Support organizations need to "talk applications"
*What Should Enterprises Do About This?
Enterprises must start to move beyond refreshing their load-balancing footprint. The features of advanced ADCs are so compelling for those that make an effort to shift their thinking and organizational boundaries that continuing efforts on SLBs is wasting time and resources. In most cases, the incremental investment in advanced ADC platforms is easily compensated by reduced requirements for servers and bandwidth and the clear improvements in end-user experience and productivity. In addition, enterprises should:
Use the approach documented in "Five Dimensions of Network Design to Improve Performance and Save Money" to understand user demographics and productivity tools and applications. Also, part of this requirements phase should entail gaining an understanding of any shifts in application architectures and strategies. This approach provides the networking team with much greater insight into broader IT requirements.
Understand what they already have in their installed base. We find, in at least 25% of our interactions, enterprises have already purchased and installed an advanced ADC platform, but are not using it to its potential. In some cases, they already have the software installed, so two to three days of training and some internal discussions can lead to massive improvements.
Start building application delivery expertise. This skill set will be one that bridges the gaps between networking, applications, security and possibly the server. Organizations can use this function to help extend the career path and interest for high-performance individuals from groups like application performance monitoring or networking operations. Networking staff aspiring to this role must have strong application and personal communication skills to achieve the correct balance. Some organizations will find they have the genesis of these skills scattered across multiple groups. Building a cohesive home will provide immediate benefits, because the organization's barriers will be quickly eliminated.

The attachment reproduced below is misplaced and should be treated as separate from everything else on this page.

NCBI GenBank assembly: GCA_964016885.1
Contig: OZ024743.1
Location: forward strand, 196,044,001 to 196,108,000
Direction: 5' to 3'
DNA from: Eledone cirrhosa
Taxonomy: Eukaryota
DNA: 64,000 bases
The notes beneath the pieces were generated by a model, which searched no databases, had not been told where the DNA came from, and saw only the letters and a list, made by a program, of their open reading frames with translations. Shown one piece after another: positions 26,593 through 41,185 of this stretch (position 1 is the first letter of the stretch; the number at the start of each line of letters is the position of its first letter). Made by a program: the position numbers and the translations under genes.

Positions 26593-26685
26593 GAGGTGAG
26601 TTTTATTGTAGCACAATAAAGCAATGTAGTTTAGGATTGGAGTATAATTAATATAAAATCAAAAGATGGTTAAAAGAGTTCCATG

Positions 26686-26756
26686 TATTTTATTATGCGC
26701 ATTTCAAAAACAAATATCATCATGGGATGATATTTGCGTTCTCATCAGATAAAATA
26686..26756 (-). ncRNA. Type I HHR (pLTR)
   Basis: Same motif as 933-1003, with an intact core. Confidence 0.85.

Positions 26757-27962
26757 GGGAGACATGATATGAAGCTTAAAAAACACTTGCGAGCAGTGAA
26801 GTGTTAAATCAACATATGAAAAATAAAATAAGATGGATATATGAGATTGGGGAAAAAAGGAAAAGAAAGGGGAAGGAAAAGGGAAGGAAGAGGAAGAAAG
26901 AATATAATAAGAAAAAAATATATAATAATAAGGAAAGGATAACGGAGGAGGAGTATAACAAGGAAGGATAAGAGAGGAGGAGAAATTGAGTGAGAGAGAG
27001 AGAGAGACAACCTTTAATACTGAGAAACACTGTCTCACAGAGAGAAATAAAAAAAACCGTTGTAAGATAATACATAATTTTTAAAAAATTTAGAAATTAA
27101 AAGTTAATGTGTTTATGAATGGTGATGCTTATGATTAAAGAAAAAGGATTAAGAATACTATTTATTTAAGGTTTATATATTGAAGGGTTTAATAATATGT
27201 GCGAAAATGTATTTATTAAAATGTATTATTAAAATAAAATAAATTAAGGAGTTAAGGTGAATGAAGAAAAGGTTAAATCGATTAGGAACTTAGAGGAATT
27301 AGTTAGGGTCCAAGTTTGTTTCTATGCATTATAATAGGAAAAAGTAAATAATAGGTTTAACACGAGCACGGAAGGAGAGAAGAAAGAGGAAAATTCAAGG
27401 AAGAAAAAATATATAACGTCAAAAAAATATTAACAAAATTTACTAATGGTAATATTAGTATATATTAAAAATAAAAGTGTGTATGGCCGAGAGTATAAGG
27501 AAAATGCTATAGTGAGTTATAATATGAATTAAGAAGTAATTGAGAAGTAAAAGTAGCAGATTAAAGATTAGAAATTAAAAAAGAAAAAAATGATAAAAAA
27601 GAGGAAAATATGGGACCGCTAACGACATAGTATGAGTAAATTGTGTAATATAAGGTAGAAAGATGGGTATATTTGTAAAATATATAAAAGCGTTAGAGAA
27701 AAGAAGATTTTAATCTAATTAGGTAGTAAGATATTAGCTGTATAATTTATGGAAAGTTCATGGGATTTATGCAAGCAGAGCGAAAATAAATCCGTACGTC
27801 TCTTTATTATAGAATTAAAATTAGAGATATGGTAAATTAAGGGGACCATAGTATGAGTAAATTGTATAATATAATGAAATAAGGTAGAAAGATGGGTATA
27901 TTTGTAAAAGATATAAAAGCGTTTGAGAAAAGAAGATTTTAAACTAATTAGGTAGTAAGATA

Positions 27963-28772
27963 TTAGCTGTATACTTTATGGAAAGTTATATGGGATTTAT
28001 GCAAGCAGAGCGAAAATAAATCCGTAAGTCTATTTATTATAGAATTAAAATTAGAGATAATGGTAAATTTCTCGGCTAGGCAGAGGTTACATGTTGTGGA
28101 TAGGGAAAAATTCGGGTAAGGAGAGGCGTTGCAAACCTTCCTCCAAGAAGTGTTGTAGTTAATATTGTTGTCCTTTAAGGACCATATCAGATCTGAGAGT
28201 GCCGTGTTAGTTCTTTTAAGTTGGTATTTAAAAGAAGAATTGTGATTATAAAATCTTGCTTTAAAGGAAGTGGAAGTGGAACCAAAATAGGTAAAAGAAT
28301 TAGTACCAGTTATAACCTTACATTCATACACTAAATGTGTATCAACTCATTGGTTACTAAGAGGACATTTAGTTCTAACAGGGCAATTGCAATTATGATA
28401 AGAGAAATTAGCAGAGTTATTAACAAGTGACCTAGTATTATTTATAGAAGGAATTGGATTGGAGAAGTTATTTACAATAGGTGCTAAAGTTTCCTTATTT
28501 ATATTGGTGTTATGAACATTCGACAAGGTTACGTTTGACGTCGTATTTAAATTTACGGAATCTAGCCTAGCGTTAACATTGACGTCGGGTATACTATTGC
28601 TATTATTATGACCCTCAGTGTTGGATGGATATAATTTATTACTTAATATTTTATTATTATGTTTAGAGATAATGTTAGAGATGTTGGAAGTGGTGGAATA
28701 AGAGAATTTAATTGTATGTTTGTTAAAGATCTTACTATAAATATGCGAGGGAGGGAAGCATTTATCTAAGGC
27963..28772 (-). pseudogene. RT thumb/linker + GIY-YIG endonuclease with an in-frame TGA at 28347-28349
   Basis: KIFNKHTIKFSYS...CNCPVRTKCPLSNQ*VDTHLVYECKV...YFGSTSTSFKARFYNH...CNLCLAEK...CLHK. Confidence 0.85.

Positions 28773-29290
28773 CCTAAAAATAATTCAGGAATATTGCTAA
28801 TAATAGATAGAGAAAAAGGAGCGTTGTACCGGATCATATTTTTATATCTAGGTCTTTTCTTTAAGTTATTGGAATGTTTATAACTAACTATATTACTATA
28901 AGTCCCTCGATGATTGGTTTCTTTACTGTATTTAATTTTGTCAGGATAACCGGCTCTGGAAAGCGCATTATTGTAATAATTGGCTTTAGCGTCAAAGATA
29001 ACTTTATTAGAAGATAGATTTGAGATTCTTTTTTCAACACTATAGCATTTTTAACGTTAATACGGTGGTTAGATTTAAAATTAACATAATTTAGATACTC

Start thinking about ADCs as strategic platforms, and move beyond tactical deployments of SLBs. Once organizations think about application delivery as a basic infrastructure asset, the use of these tools and services (and associated benefits) will be more readily achieved.
Note: We have defined a category of advanced ADCs to distinguish their capabilities from basic, more-static function load balancers. These advanced ADCs operate on a per-transaction basis and achieve application fluency. These devices become actively involved in the delivery of the application and provide sophisticated capabilities, including:
Application layer proxy, which is often bidirectional
This IBM® Redpaper™ publication introduces PowerVM™ Active Memory™ Sharing on IBM Power Systems™ based on POWER6® and later processor technology. Active Memory Sharing is a virtualization technology that allows multiple partitions to share a pool of physical memory. This is designed to increase system memory utilization, thereby enabling you to realize a cost benefit by reducing the amount of physical memory required.